Fed Gov Christopher Waller warns of more rate hikes


Federal Reserve Governor Christopher Waller has said there could be more rate hikes than markets anticipate because the central bank has not reached its inflation target.

Fed chairman Jerome Powell had made a public statement a day before Waller delivered his remarks during an agribusiness conference at Arkansas State University on Wednesday. Analysts noted that Powell's comments were less hawkish, with the chairman acknowledging disinflationary signs in the economy.

"We are seeing that effort begin to pay off, but we have farther to go," Waller said. "And, it might be a long fight, with interest rates higher for longer than some are currently expecting. But I will not hesitate to do what is needed to get my job done."

Waller discussed the higher-than-expected nonfarm payroll growth in January, which indicated a tight job market. He explained that the additional jobs could fuel consumer spending and maintain inflation at a high rate.

Waller explained that inflation remains too high at the moment while the projected economic growth remains moderate. However, he acknowledged that wage data had started to move "in the right direction," albeit not to the point that convinced the central bank to loosen its monetary policy.

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He predicted that inflation would not come down quickly based on economic data, indicating that the Fed would not achieve its target inflation rate of two percent this year.

"But I’m not seeing signals of this quick decline in the economic data, and I am prepared for a longer fight to get inflation down to our target.”

Christopher Waller, Governor of Federal Reserve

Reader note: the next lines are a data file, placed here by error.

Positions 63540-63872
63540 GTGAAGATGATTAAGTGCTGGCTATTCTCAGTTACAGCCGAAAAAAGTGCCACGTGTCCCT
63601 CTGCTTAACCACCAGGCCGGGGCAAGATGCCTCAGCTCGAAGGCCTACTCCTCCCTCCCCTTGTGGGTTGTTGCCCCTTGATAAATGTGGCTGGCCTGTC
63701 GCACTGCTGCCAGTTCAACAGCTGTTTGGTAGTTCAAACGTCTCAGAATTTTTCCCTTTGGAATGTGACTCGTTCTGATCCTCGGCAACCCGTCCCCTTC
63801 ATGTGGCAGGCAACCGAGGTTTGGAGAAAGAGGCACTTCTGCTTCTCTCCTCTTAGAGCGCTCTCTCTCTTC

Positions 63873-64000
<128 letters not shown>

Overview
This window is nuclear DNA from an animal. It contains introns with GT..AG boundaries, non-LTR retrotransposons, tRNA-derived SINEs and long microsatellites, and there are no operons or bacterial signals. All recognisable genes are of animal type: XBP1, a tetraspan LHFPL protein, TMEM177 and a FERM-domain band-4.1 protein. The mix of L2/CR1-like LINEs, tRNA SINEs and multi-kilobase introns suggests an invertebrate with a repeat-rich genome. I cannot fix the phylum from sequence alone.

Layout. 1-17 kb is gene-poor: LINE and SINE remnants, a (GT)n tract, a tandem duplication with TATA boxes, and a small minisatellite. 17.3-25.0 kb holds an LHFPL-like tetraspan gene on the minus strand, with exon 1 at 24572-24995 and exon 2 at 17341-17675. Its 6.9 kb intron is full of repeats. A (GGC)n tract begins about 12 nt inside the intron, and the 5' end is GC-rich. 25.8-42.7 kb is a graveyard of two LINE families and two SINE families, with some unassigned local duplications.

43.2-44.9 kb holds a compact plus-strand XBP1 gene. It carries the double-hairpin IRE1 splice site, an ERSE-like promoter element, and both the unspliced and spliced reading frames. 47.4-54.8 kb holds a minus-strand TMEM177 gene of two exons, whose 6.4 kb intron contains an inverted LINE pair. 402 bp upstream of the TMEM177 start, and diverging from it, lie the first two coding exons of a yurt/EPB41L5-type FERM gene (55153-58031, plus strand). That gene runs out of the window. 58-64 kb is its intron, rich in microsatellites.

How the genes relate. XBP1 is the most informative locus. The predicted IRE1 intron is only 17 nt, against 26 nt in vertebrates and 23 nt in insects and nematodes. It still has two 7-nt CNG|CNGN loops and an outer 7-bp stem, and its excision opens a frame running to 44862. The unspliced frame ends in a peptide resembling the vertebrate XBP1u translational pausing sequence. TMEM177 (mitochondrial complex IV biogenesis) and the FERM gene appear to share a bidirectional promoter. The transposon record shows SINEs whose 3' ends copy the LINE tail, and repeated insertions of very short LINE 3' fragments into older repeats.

Other Fed officials also shared a similar opinion with Waller. Fed Governor Lisa Cook spoke about the central bank's policy on a separate occasion on Wednesday, stressing the need to keep interest rates "sufficiently restrictive." Cook, however, said the process must be done gradually to give the Fed time to evaluate its policy effect on the economy.

New York Fed President John Williams agreed that interest rates should remain at a restrictive level. He also pointed out that price pressures persisted in the services sector, indicating a demand-supply imbalance in said sector. Williams argued that Fed officials should focus on managing inflation in that specific sector.

Analysts currently expect the central bank to have two more rate hikes — a 25-basis-points increase each at rate-setting meetings in March and May. They also predict that the Fed will start cutting the rates by a quarter-point by the end of 2023 as the economy begins slowing down.

Last week, the Fed raised the interest rate by 25 basis points to a target range of 4.5 to 4.75 percent. Experts have predicted that the target range will be over five percent by the end of this monetary tightening cycle.

Recession concerns

Markets are more optimistic about the U.S.'s ability to dodge a recession due to recent strong economic data, like the job report published last week, despite previous concerns from economists.

President Joe Biden also recently said he was confident that the U.S. would not enter a recession in 2023 and 2024. His remarks were more optimistic compared to last year when he said there was a chance for a recession to occur in the U.S.

On the other hand, some analysts, such as PIMCO North American economist Tiffany Wilding, argue that a recession remains likely.

"Although market-based measures of financial conditions have eased somewhat recently, financial conditions are still tight by historical standards," said Wilding. "We think it's underappreciated how much tightening pressure the overnight rate actually puts on the economy."

Markets rallied in recent weeks following signs of cooling inflation but tumbled after the publication of upbeat payroll data last week as investors were concerned that it would cause further monetary tightening by the Fed.